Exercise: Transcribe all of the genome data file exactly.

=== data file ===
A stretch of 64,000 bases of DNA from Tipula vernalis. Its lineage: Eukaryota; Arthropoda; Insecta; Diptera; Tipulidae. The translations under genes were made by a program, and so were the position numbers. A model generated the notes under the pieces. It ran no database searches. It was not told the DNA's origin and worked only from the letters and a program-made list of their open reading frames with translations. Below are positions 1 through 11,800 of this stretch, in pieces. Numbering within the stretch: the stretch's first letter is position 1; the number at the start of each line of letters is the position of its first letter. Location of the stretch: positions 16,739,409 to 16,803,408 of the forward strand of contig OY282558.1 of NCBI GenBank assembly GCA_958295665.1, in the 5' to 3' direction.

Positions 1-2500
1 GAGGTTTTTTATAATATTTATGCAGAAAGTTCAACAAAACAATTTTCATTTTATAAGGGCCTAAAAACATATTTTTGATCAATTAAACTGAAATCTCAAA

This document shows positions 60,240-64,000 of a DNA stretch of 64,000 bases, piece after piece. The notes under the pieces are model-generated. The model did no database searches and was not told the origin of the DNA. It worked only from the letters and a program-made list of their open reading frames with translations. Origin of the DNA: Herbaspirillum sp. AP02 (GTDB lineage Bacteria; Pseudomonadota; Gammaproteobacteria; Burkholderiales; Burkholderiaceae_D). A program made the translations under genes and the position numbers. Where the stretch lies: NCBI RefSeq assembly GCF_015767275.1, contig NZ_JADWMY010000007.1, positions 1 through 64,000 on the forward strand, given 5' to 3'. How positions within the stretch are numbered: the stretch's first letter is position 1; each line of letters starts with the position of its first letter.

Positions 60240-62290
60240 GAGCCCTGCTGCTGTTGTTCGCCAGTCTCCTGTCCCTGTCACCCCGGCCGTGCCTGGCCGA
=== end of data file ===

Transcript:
A stretch of 64,000 bases of DNA from Tipula vernalis. Its lineage: Eukaryota; Arthropoda; Insecta; Diptera; Tipulidae. The translations under genes were made by a program, and so were the position numbers. A model generated the notes under the pieces. It ran no database searches. It was not told the DNA's origin and worked only from the letters and a program-made list of their open reading frames with translations. Below are positions 1 through 11,800 of this stretch, in pieces. Numbering within the stretch: the stretch's first letter is position 1; the number at the start of each line of letters is the position of its first letter. Location of the stretch: positions 16,739,409 to 16,803,408 of the forward strand of contig OY282558.1 of NCBI GenBank assembly GCA_958295665.1, in the 5' to 3' direction.

Positions 1-2500
1 GAGGTTTTTTATAATATTTATGCAGAAAGTTCAACAAAACAATTTTCATTTTATAAGGGCCTAAAAACATATTTTTGATCAATTAAACTGAAATCTCAAA

This document shows positions 60,240-64,000 of a DNA stretch of 64,000 bases, piece after piece. The notes under the pieces are model-generated. The model did no database searches and was not told the origin of the DNA. It worked only from the letters and a program-made list of their open reading frames with translations. Origin of the DNA: Herbaspirillum sp. AP02 (GTDB lineage Bacteria; Pseudomonadota; Gammaproteobacteria; Burkholderiales; Burkholderiaceae_D). A program made the translations under genes and the position numbers. Where the stretch lies: NCBI RefSeq assembly GCF_015767275.1, contig NZ_JADWMY010000007.1, positions 1 through 64,000 on the forward strand, given 5' to 3'. How positions within the stretch are numbered: the stretch's first letter is position 1; each line of letters starts with the position of its first letter.

Positions 60240-62290
60240 GAGCCCTGCTGCTGTTGTTCGCCAGTCTCCTGTCCCTGTCACCCCGGCCGTGCCTGGCCGA